Language Selection

English French German Italian Portuguese Spanish

Greatest Mascot/Logo

Ubuntu Group Hug
14% (204 votes)
openSUSE Lizard
29% (421 votes)
Red Hat Hat
9% (134 votes)
PCLinuxOS Circle of Life
10% (140 votes)
Mepis Pyramids
2% (30 votes)
Mandriva Star
3% (45 votes)
Debian Curly
13% (184 votes)
Slackware S
5% (69 votes)
Gentoo G
7% (100 votes)
Other
7% (104 votes)
Total votes: 1431

Good grief...

How could you even CONSIDER Tux not being the best mascot ever? Sheesh.

re: good grief

Which tux?

Some are cute, some are artistic, most are so ugly even a mother penguin wouldn't love them.

re: Good grief...

well, yes, of course. But he's the generic Linux mascot and I suppose I was trying to poll on the distribution specifics. I thought of including Tux, but decided against it.

When all those stars and

When all those stars and curlies and gs and lizards and whatsoever die out, you'll all be glad to know it's just the circle of life. bummer Smile

Registered Linux User No. 401868

Actually, even though I use

Actually, even though I use Ubuntu and voted for Debian, I like the Scientific Linux logo - it looks like ReactOS.

Mascot/logo

I like the Foresight Linux 'Eagle Eye F'. The Fedora and Chameleon are probably next in line.

re: Mascot

It's not a lizard, it's a chameleon...

My vote goes to the old FreeBSD devil with sneakers

re: Mascot

Chartreux wrote:

My vote goes to the old FreeBSD devil with sneakers

Yeah, he's cute. I almost put that one in the poll, but he's been replaced. The new one is more modern/trendy looking, but doesn't have the same appeal.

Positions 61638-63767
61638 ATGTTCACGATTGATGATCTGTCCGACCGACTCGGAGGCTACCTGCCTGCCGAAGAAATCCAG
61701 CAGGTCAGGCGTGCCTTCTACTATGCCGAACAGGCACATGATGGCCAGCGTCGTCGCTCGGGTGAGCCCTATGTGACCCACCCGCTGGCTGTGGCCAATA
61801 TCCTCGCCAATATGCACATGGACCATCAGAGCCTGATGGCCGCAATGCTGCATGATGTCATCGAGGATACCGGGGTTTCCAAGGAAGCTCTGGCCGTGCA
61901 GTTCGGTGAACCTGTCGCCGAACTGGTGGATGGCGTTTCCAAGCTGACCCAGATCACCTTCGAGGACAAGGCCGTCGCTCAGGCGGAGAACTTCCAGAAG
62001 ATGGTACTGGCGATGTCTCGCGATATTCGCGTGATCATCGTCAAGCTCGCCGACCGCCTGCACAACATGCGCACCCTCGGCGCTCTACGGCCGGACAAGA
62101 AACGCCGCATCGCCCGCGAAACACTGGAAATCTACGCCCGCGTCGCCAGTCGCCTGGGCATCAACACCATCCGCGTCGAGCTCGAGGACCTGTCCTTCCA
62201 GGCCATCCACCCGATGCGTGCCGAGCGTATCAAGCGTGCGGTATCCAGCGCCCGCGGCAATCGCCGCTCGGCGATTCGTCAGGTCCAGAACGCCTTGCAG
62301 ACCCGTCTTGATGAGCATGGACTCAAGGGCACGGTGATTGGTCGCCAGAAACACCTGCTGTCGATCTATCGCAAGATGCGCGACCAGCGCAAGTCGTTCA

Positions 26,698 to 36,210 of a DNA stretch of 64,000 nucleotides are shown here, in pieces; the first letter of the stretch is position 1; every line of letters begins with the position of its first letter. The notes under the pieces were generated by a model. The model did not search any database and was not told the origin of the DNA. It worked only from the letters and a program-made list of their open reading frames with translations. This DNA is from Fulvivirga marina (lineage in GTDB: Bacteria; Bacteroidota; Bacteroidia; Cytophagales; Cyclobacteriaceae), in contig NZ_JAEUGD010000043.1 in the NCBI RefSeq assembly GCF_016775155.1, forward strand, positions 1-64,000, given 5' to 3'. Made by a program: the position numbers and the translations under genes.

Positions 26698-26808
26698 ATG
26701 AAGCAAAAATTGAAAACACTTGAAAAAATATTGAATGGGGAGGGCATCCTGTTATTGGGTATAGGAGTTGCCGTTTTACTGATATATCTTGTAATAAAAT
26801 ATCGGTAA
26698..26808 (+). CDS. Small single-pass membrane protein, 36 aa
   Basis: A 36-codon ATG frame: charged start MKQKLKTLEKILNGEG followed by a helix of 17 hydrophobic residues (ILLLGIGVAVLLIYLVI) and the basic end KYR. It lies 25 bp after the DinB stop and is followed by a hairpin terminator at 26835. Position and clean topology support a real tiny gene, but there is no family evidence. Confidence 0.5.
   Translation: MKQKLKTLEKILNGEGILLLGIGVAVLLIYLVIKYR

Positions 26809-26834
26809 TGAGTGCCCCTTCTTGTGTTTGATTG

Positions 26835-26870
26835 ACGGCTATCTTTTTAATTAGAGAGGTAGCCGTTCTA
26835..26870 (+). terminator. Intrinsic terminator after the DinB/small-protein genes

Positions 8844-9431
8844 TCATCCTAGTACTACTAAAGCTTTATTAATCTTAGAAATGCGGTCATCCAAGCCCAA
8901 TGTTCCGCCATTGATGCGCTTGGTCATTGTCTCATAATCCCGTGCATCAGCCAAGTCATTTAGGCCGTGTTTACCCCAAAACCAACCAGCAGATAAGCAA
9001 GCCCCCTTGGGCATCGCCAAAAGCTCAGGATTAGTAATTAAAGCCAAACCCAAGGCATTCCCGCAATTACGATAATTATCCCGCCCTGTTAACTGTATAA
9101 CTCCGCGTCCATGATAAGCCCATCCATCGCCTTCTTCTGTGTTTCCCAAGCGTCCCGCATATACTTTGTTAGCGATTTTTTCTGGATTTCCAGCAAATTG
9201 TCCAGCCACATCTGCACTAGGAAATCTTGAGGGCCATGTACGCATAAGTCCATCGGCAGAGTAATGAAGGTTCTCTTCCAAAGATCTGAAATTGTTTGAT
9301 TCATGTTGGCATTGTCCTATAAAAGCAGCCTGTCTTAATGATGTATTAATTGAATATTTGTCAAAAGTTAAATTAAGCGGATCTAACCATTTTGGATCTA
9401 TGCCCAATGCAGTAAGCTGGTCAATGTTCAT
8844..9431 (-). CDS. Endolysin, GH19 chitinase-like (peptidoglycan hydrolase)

re: Mascot

I found this on Wikipedia:

"Initially, FreeBSD employed the BSD Daemon as its logo, but in 2005 a competition for a new logo was arranged. On October 8, 2005, the competition finished and the design by Anton K. Gural was chosen as the new FreeBSD logo[4]. The BSD Daemon will remain as the FreeBSD Project mascot."

So the cute devil has not retired yet... fortunately, because I *hate* the new logo!

re: Mascot

I'm from TN, they're all lizards to me. Big Grin

EDIT: Wikipedia: Chameleons (family Chamaeleonidae) are squamates that belong to one of the best-known lizard families.

re: Mascot

Well, chameleons are indeed a family of animals belonging to the suborder of lizards. Like a human is a primate. One is a collection where the other belongs to. In short: a chameleon is a lizard, but a lizard is not necessarily a chameleon.
By the way: a gecko (the Firefox engine) is a lizard too!

i voted for ubuntu, and i don't even use it

i'm surprised that suse's lizard is at the top, don't get me wrong, it's my distro, but i always thought the lizard is a bit retarded

re: Mascot

That's funny, I voted for the Lizard and I don't like/use SUSE.

re: Mascot

Same here.. I've always liked SUSEs reptile. Red Hats logo came in a close second though.

SUSE

I like this suse's little crocodile!

re: SUSE

crocodile? lol

More in Tux Machines

Security Leftovers

  • Security updates for Thursday
  • Security Tips for Installing Linux on Your SysAdmin Workstation
    Once you’ve chosen a Linux distro that meets all the security guidelines set out in our last article, you’ll need to install the distro on your workstation.
  • Fedora 26 crypto policy Test Day today (2017-03-30)!